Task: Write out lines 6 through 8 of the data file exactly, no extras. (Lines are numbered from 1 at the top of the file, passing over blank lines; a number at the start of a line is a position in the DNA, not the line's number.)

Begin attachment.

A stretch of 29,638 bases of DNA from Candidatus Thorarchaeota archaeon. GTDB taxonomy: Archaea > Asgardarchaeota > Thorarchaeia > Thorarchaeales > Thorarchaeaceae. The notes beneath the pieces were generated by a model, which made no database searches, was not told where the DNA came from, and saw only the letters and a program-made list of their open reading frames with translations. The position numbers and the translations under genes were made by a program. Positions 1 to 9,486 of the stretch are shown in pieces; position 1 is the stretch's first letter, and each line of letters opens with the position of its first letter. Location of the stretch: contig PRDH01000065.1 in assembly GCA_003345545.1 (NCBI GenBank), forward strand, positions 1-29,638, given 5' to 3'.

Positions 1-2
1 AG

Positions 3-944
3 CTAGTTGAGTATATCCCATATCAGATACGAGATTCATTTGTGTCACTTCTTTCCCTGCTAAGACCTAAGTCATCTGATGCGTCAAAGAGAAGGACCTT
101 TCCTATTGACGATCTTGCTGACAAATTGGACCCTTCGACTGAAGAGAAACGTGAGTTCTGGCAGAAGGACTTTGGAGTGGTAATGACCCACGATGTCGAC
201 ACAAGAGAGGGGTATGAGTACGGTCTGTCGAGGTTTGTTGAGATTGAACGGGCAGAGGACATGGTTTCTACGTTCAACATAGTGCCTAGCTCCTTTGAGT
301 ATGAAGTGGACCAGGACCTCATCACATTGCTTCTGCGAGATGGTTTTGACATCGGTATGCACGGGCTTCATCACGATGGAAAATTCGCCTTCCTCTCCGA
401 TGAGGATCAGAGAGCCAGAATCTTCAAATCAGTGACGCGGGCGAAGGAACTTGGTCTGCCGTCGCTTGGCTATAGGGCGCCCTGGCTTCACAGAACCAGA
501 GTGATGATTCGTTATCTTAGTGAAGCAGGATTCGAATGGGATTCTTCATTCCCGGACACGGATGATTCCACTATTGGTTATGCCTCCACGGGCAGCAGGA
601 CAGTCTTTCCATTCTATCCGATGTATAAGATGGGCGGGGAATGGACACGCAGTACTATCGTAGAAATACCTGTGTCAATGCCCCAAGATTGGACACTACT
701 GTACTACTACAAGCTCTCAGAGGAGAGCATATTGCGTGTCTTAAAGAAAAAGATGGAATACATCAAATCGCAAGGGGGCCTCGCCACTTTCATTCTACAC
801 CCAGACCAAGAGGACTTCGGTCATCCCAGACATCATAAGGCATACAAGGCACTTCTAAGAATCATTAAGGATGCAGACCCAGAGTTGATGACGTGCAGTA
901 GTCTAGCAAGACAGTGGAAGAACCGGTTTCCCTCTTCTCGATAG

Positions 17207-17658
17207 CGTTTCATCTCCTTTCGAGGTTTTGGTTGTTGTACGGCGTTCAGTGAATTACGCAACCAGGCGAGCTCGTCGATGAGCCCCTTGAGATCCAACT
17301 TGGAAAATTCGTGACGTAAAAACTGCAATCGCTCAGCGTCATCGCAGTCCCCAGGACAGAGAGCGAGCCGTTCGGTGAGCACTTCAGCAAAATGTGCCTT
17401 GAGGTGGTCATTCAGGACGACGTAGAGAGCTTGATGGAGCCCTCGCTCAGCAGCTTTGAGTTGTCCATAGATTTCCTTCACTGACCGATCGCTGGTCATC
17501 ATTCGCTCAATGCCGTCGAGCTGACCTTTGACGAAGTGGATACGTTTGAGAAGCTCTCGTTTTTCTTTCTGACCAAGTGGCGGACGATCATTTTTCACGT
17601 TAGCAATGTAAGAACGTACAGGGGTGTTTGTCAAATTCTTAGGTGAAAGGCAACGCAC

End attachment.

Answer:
101 TCCTATTGACGATCTTGCTGACAAATTGGACCCTTCGACTGAAGAGAAACGTGAGTTCTGGCAGAAGGACTTTGGAGTGGTAATGACCCACGATGTCGAC
201 ACAAGAGAGGGGTATGAGTACGGTCTGTCGAGGTTTGTTGAGATTGAACGGGCAGAGGACATGGTTTCTACGTTCAACATAGTGCCTAGCTCCTTTGAGT
301 ATGAAGTGGACCAGGACCTCATCACATTGCTTCTGCGAGATGGTTTTGACATCGGTATGCACGGGCTTCATCACGATGGAAAATTCGCCTTCCTCTCCGA